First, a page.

İnci Eviner: Reading literature especially after exhibitions has been a saving grace for me recently. Thinking in images can be less deep than thinking in words and sentences but I can say this; I constantly have to remind myself the richness and the deepness of words through reading literature. Only then the images can thrive and the subconscious can deepen.
Recently, you have collaborated with an important literary figure, Nobel Prize winner Orhan Pamuk. What do you want to say about the words of this collaborative work that is based upon your work in Venice Biennale?
İnci Eviner: Orhan Pamuk and I have developed a friendship by sharing the same workshop for drawing patterns for more than a year. He witnessed these compositions come to life while drawing patterns in the table I reserved for him and in the end, he decided to be the voice of these imaginary heroes. It was amazing for me for sure and extraordinary texts were shaped. I think that hadn’t been the voice of these characters, the work would be lacking something. Seeing our collaboration resulting like this makes me happy and proud.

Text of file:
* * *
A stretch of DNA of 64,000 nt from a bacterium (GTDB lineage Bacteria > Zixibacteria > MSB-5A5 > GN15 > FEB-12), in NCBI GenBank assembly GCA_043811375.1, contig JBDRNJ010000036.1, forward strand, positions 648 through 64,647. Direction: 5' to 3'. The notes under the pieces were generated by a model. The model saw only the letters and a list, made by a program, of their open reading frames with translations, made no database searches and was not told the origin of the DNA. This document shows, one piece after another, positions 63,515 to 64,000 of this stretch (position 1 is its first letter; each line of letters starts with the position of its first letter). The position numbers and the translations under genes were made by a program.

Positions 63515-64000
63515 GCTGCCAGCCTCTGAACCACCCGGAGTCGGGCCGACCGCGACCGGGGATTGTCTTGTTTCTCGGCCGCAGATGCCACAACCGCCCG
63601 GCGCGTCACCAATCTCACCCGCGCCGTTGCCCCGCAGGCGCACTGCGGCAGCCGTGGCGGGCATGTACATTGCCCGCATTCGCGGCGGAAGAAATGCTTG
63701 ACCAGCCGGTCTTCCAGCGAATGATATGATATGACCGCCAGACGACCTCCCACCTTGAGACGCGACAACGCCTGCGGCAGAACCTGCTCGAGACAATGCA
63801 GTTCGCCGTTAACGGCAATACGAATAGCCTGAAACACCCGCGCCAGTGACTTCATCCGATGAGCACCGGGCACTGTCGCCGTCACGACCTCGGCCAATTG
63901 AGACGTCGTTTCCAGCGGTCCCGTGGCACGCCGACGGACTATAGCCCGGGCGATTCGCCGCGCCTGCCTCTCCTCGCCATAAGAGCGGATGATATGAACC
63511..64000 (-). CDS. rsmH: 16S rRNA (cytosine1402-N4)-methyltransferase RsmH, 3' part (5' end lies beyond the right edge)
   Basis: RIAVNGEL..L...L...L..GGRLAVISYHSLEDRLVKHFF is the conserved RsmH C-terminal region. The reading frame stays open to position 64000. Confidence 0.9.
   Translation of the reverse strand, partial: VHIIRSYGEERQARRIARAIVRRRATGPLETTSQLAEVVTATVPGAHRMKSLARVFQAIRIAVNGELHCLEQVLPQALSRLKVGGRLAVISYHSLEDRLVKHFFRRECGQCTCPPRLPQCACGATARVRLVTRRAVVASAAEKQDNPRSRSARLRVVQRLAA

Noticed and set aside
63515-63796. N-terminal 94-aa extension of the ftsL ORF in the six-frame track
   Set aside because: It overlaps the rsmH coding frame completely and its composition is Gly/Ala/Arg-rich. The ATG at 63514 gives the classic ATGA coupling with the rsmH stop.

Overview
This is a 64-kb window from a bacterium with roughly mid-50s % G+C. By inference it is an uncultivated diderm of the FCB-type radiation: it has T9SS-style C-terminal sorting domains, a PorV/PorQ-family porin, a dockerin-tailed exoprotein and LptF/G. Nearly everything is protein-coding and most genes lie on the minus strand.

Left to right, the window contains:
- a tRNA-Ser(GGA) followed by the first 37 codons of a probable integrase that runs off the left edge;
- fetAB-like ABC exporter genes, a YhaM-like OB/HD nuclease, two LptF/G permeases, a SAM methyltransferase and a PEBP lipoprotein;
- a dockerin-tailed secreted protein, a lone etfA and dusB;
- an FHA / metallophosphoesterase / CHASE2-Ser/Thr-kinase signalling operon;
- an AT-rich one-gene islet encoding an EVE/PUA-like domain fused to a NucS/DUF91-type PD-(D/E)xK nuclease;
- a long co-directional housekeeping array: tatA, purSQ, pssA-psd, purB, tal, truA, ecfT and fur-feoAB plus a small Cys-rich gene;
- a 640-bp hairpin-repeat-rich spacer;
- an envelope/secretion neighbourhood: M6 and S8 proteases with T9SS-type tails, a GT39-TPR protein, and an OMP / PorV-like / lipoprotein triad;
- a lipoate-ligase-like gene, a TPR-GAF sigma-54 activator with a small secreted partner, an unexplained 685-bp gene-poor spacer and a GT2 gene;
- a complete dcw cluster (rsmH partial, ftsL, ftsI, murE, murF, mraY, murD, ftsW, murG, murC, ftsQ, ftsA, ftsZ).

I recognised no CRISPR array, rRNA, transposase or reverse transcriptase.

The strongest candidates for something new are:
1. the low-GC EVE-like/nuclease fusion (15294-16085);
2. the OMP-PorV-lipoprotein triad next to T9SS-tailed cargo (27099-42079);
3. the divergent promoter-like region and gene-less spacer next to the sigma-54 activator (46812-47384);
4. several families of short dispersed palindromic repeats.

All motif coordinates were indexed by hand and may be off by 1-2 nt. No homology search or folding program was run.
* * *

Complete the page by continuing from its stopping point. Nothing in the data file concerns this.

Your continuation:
Your works have been about the troubles women of this country had to face, for a very long time. How do you evaluate the current period in which there is a fight for women’s right?
İnci Eviner: The meaning of the feminist movement has been evolving and developing in time and in different cultures but considering the gender conditions in our country, it is urgent and it shakes our definition of freedom to the core. On the other hand, you get carried away by the endlessly rich world of images and freedom of art and this world is a necessity for being human. But when I open my eyes and see femicide news, I get convinced that this world is just an illusion. In reality, an artist is in pursuit of new definitions of freedom between their personal experiences, sense of self and other people’s pain. Sometimes, I can’t help but think that even when there will be no more femicide in this country, I will continue to carry on the memory of my mother and grandmother. I think that this topic is very complicated and deep.